Microbiological evaluation

Samples considered valid for microbiological evaluation included: 1) sputum, 2) blood culture, 3) pleural fluid culture, 4) urinary Streptococcus pneumoniae and Legionella pneumophila antigen detection, 5) quantitative culture of tracheobronchial aspirates, 6) protected specimen brush samples, and 7) bronchoalvelolar lavage fluid. Diagnosis of the following microorganisms was performed by means of paired serology at admission and during the third and sixth week thereafter. 1) Respiratory viruses: influenza virus (A and B), parainfluenza virus (1, 2 and 3), respiratory syncytial virus, and adenovirus. 2) Atypical microorganisms, including Chlamydophila pneumoniae and Mycoplasma pneumoniae, as well as L. pneumophila serogroup 1 and Coxiella burnetii. Urine samples were obtained for detection of S. pneumoniae antigen (Binax NOW Streptococcus pneumoniae urinary antigen test; Binax, Inc., Portland, ME, USA) and L. pneumophila serogroup 1 antigen (Biotest Legionella urine antigen EIA; Biotest, Dreieich, Germany). Processing of samples and diagnostic criteria for a bacterial aetiology have been described elsewhere 2325.

Statistical analysis

Quantitative variables were compared using an unpaired t-test, and the Mann–Whitney U-test was used for variables that did not follow a normal distribution. Qualitative variables were compared using the Chi-squared test. Two-tailed p-values of <0.05 were considered significant.

Multivariate statistical analyses were performed by logistic regression, with the criteria largest p-value for entering variables (0.05) and smallest p-value for removing variables (0.1). Variables remaining in the multivariate analysis model that showed a p-value of ≤0.05 were considered significant. Sample size estimates were performed with an α risk of 0.05 and β risk of 0.20.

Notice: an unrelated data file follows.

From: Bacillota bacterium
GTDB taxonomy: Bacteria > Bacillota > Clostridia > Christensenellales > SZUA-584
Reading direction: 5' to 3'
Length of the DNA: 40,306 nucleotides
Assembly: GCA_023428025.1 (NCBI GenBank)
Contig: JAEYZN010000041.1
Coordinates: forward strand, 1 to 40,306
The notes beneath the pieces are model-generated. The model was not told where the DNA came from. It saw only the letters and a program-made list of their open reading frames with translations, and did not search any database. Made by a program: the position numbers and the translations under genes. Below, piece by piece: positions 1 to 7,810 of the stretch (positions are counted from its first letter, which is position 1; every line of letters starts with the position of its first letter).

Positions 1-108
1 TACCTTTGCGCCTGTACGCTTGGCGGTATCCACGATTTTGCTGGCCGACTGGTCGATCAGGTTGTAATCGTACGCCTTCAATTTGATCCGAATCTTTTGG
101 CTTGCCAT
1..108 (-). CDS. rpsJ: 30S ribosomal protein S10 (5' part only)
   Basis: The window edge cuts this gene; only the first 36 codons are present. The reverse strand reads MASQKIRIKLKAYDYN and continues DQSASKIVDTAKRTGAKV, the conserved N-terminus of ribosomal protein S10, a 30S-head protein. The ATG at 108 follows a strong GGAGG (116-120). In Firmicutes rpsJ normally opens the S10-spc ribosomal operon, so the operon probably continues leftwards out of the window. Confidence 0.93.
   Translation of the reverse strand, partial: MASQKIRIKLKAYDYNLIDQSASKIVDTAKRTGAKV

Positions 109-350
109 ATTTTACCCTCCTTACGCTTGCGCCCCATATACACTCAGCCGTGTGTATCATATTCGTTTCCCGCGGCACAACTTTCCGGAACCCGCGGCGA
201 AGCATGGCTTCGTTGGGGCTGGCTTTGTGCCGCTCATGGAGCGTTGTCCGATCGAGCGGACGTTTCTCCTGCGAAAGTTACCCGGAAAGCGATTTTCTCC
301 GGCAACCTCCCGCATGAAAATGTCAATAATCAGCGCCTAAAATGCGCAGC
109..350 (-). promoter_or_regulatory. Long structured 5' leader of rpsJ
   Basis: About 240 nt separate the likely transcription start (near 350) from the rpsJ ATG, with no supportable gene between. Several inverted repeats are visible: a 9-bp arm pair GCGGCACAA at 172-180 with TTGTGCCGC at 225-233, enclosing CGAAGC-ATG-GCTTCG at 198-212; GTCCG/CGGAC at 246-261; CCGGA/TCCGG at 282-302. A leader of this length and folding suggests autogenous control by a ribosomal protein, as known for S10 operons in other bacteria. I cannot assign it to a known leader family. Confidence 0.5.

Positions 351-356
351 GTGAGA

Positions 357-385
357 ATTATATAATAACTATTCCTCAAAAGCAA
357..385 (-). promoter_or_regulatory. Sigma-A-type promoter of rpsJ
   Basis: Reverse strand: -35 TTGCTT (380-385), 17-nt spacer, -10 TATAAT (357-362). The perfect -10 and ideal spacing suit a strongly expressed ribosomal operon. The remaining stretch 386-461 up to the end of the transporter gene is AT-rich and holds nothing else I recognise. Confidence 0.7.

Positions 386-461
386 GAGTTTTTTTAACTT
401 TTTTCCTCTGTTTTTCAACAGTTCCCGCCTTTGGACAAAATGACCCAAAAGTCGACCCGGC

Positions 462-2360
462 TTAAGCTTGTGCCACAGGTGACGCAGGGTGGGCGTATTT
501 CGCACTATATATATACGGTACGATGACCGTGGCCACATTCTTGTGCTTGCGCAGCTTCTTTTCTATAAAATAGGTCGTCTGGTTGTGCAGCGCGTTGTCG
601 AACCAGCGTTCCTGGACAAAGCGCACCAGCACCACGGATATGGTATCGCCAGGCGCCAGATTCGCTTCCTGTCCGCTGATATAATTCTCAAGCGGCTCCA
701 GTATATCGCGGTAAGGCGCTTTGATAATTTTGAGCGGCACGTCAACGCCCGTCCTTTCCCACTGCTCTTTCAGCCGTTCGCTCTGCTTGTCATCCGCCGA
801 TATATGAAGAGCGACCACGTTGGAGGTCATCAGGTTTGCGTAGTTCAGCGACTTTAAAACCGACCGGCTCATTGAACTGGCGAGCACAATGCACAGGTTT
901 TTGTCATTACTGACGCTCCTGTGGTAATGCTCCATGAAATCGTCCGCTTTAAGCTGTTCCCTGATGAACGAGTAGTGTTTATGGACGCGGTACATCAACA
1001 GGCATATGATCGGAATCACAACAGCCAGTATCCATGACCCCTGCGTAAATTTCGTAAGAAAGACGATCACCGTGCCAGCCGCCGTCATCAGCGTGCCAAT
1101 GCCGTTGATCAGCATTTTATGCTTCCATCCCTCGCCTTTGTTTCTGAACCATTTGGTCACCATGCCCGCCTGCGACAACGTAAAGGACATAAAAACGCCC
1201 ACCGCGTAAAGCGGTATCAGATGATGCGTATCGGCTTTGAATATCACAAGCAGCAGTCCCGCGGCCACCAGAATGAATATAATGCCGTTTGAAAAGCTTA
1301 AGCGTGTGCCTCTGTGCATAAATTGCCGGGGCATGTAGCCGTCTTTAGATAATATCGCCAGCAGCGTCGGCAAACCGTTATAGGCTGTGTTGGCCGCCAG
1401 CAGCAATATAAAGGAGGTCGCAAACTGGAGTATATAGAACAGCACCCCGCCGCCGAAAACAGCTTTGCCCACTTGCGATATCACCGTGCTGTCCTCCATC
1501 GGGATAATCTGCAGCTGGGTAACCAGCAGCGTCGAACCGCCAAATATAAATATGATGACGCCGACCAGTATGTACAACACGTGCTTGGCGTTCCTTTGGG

A total of 829 patients were studied, 49 of whom came from a nursing home and so were excluded from the subsequent analysis. Of the resultant 780 patients, 138 were treated as outpatients and the rest as in-patients. There were 477 (61.2%) males and 303 (38.8%) females with a mean±sd age of 64.4±19.2 yrs (range 16–102 yrs). Their distribution by PSI and ATS risk group are shown in tables 2 and 3. A detailed description of the baseline characteristics of both groups are shown in table 4.

View this table:
Table 2—

Distribution by pneumonia severity index class

View this table:
Table 3—

Distribution by American Thoracic Society risk group

View this table:
Table 4—

Subject demographic and clinical characteristics by community-acquired pneumonia guideline adherence

Microbial aetiology by ATS and PSI risk group

In 39.2% of the group as a whole, an aetiological diagnosis was established. The most common pathogen identified was S. pneumoniae (19.2%), followed by atypical bacteria (C. pneumoniae and M. pneumoniae, as well as L. pneumophila and Coxiella burnetii) as a group (6.4%). When analysed by ATS risk group (table 5), the most common pathogen determined was S. pneumoniae in all risk groups, except in ATS risk group I, in which atypical bacteria were most common. Nonfermenting Gram-negative bacteria were uncommon isolates in the present series. P. aeruginosa was isolated from only 10 patients (from four as part of mixed infections): six in group IIIa, two in group IIIb, one in group IVa, and one in group IVb. Only two patients died, one in group IIIb and one in group IVa. When analysed by PSI score, the most common pathogen determined was S. pneumoniae in all risk groups. Atypical bacteria as a group were second in frequency in all risk groups except PSI V, in which mixed infections were second.

View this table:
Table 5—

Microbiological aetiology by American Thoracic Society risk group

Antibiotics administered